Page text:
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  • Lorenzo Cain may not ever get the respect he is owed, but he'll just keep robbing homers like he did today and getting on-base.
By Gabriel Baumgaertner
March 28, 2019

Mid-level veterans continue to have trouble convincing teams to pay them, but teams across Major League Baseball must regret not taking a chance on Lorenzo Cain when he was still a free agent until January 26, 2018. After helping the Royals win back-to-back pennants and a World Series during his seven seasons in Kansas City, Cain eventually signed a five-year, $80 million contract in Milwaukee before last season. The Brewers ended the 2018 season one win short of the World Series in large part thanks to Cain, who finished the season with 6.9 WAR. If we follow the Fangraphs estimation for dollar per WAR, Cain was worth at minimum $28.98 million in 2018, at maxumum $40.71 million for the Brewers last season. So we can acknowledge that he came at a discount.

Why? It's not simply because of Cain's exacting batting eye, textbook baserunning or ability to hit for all fields. It's because he's one of the very best defensive outfielders in baseball. Just ask Cardinals outfielder José Martinez, who should have earned the rare honor of homering off of Brewers closer Josh Hader.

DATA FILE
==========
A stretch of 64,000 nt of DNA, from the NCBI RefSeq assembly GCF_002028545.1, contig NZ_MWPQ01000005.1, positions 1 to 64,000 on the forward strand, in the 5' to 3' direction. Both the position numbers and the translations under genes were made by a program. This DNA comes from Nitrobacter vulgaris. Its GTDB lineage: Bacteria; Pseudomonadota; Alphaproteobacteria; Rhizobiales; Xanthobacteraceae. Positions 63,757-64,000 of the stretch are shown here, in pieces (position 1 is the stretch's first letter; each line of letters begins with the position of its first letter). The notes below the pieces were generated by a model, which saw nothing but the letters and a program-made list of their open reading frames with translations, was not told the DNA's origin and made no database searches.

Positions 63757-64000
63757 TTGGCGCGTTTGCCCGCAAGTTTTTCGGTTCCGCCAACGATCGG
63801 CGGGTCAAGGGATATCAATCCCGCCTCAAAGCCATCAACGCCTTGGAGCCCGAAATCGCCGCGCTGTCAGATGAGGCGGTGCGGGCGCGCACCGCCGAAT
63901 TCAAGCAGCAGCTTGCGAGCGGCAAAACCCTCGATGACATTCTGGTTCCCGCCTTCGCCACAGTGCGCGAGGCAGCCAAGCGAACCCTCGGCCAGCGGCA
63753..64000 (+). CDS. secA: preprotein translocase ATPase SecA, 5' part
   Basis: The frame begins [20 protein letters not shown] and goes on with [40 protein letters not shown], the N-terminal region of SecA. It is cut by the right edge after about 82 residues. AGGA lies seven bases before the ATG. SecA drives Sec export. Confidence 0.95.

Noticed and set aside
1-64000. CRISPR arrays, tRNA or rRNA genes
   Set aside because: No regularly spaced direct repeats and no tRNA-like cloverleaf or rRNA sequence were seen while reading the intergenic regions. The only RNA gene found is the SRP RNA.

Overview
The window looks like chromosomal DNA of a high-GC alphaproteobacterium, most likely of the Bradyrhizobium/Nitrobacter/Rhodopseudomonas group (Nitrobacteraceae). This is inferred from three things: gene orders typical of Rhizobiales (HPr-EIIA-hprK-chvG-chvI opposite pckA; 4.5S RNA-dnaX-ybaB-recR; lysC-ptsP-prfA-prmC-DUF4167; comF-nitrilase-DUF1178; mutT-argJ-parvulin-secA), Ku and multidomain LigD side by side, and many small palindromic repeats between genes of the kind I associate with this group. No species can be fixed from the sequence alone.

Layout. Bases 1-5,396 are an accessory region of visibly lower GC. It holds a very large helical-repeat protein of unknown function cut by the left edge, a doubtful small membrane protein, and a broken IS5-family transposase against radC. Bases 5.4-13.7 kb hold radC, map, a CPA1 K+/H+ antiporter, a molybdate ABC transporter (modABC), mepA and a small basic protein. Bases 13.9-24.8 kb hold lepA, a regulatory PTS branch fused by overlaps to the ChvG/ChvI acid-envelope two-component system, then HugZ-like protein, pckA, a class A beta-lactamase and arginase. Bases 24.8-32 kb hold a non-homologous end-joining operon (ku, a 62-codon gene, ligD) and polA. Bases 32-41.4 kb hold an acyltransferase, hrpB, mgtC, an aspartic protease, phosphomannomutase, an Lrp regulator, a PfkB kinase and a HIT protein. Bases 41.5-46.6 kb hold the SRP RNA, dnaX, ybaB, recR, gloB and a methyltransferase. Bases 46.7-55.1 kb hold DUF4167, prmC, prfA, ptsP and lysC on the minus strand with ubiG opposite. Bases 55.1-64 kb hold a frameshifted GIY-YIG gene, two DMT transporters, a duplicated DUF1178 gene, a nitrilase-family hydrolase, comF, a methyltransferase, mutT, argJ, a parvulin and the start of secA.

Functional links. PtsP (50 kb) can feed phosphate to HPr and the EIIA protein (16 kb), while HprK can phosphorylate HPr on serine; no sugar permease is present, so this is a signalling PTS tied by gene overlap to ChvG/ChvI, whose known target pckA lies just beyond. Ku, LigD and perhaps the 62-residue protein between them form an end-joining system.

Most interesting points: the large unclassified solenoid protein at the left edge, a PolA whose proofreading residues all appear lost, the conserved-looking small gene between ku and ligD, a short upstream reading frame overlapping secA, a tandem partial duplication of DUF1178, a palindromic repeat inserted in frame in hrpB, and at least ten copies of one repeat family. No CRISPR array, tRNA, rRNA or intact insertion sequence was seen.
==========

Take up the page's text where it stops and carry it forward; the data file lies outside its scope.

It's a perfect exhibition in defensive outfielding; Cain takes the ideal route, doesn't jump too early and pulls the ball back from over the wall. It's reminiscent of Torii Hunter robbing Barry Bonds in the All-Star Game in the same ballpark. At the plate, Cain added a run scored and base hit for good measure.

The catch perserved an exciting 5-4 win for the Brewers over the Cardinals despite two home runs from Kolten Wong.

The lesson? Appreciate Lorenzo Cain. It's not often you find a player who does everything correctly.

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HOLE YARDS PAR R1 R2 R3 R4
OUT
HOLE YARDS PAR R1 R2 R3 R4
IN
Eagle (-2)
Birdie (-1)
Bogey (+1)
Double Bogey (+2)